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Impact of Nutrition Education in a Community-Based Diabetes Education Program

Title: The Impact of Nutrition Education in a Community-Based Diabetes Education Program.
Name(s): Levenduski, Elizabeth A., author
Cook, Laura R., professor directing thesis
Mistry, Anahita M., committee member
Greenwood, Bonnie B., committee member
Department of Nutrition, Food, and Exercise Science, degree granting department
Florida State University, degree granting institution
Type of Resource: text
Genre: Text
Issuance: monographic
Date Issued: 2004
Publisher: Florida State University
Place of Publication: Tallahassee, Florida
Physical Form: computer
online resource
Extent: 1 online resource
Language(s): English
Abstract/Description: Few studies have investigated the impact of nutrition education in community based diabetes education programs. This study evaluated the effectiveness of both a diabetes program with and without a nutrition education component designed for individuals with type 2 diabetes. The diabetes program consisted of 4 classes meeting once a week for 2 hours. The basic diabetes education was provided by a licensed doctor of pharmacy; the nutrition education was provided by a graduate nutrition student. The basic diabetes education consisted of information regarding complications, medication therapy and the physical and emotional aspects of diabetes. The nutrition education focused on promotion of healthy lifestyle changes through food selection, food preparation and physical activity. Nutrition education was presented by use of food models, cooking demonstrations, food tasting and meal planning activities. Baseline metabolic parameters and six month outcomes, following completion of the interventions, were collected from 14 diabetics taking part in the basic diabetes education program (BE group) and 18 from the program with basic diabetes education plus the nutrition education component (NE group). An additional 23 individuals took part in the NE group, however, 6 month follow up data was not available for these individuals. All participants of the NE group were seen 3 months following completion of the intervention. The majority of individuals participating in this community diabetes program were African American (76%), had a high school education or less (72%) and had income less than the poverty level (56%). The majority of the sample was classified as obese (69%) and 74% exhibited glycated hemoglobin greater than the recommended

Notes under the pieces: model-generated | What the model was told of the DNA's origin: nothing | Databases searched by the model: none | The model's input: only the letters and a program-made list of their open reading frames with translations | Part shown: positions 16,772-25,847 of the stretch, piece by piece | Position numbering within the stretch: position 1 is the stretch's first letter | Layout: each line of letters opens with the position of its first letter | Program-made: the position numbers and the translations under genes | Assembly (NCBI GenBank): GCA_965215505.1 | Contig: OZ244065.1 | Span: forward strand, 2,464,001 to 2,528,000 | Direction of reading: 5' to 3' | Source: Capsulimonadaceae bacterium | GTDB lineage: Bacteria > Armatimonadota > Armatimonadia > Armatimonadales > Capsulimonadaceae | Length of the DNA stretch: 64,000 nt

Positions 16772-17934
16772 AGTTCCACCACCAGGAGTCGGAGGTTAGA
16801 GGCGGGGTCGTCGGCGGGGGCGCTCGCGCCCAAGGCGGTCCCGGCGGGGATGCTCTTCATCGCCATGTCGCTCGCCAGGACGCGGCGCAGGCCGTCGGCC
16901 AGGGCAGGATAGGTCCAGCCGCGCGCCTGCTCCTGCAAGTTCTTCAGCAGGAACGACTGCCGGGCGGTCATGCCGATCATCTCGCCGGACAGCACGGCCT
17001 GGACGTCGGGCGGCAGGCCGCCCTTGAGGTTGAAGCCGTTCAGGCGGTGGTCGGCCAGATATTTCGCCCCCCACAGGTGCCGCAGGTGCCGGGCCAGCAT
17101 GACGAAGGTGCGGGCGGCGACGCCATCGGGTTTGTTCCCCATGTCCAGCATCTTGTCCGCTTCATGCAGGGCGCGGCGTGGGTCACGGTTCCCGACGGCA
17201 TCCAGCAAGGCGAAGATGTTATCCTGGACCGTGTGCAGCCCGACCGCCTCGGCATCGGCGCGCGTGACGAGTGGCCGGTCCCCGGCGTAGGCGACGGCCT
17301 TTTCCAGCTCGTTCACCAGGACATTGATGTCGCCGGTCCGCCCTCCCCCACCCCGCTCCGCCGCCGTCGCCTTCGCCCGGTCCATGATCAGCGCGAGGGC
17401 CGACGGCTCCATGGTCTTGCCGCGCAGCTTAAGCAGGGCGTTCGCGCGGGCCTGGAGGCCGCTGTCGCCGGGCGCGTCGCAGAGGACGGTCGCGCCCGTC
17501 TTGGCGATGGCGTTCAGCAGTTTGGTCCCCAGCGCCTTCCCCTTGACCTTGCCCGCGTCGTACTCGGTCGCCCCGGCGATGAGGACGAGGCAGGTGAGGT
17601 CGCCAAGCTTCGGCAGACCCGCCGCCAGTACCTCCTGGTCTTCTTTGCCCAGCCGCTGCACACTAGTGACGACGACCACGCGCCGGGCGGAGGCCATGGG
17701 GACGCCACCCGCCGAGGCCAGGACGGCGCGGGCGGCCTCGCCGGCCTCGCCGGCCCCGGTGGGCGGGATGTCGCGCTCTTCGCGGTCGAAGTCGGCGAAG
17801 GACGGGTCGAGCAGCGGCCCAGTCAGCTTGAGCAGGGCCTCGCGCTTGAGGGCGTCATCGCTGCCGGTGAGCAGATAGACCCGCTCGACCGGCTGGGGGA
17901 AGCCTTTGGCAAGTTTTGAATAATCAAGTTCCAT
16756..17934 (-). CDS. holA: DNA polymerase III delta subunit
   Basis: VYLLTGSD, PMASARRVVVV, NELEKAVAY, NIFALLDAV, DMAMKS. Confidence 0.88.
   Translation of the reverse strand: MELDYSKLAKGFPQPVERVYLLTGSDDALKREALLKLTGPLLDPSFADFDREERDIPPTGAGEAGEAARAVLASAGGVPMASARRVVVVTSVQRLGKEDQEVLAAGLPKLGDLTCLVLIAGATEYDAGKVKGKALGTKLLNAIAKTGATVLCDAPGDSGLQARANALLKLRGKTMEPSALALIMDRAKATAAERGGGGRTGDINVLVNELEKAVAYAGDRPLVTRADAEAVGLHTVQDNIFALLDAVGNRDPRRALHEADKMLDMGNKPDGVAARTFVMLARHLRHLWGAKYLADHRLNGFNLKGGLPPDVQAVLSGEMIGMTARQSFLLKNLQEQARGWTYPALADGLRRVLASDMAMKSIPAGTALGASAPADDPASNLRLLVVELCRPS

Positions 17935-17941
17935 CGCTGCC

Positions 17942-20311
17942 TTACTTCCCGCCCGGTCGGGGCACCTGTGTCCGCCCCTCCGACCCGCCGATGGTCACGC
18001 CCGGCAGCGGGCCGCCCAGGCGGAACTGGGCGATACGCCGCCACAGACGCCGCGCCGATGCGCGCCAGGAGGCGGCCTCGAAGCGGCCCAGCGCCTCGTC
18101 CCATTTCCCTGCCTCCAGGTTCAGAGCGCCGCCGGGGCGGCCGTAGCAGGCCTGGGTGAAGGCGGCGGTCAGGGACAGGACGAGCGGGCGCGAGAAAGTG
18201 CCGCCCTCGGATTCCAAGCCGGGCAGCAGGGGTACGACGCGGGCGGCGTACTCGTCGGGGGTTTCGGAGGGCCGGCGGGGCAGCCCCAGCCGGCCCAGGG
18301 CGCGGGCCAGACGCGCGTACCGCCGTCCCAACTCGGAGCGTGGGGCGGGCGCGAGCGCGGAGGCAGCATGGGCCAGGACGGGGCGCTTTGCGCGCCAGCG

Identifier: FSU_migr_etd-3106 (IID)
Submitted Note: A Thesis submitted to the Department of Nutrition, Food and Exercise Sciences in partial fulfillment of the requirements for the degree of Master of Science.
Degree Awarded: Spring Semester, 2004.
Date of Defense: January 5, 2004.
Keywords: Education, Nutrition, Diabetes
Bibliography Note: Includes bibliographical references.
Advisory Committee: Laura R. Cook, Professor Directing Thesis; Anahita M. Mistry, Committee Member; Bonnie B. Greenwood, Committee Member.
Subject(s): Food
Persistent Link to This Record:
Owner Institution: FSU

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Levenduski, E. A. (2004). The Impact of Nutrition Education in a Community-Based Diabetes Education Program. Retrieved from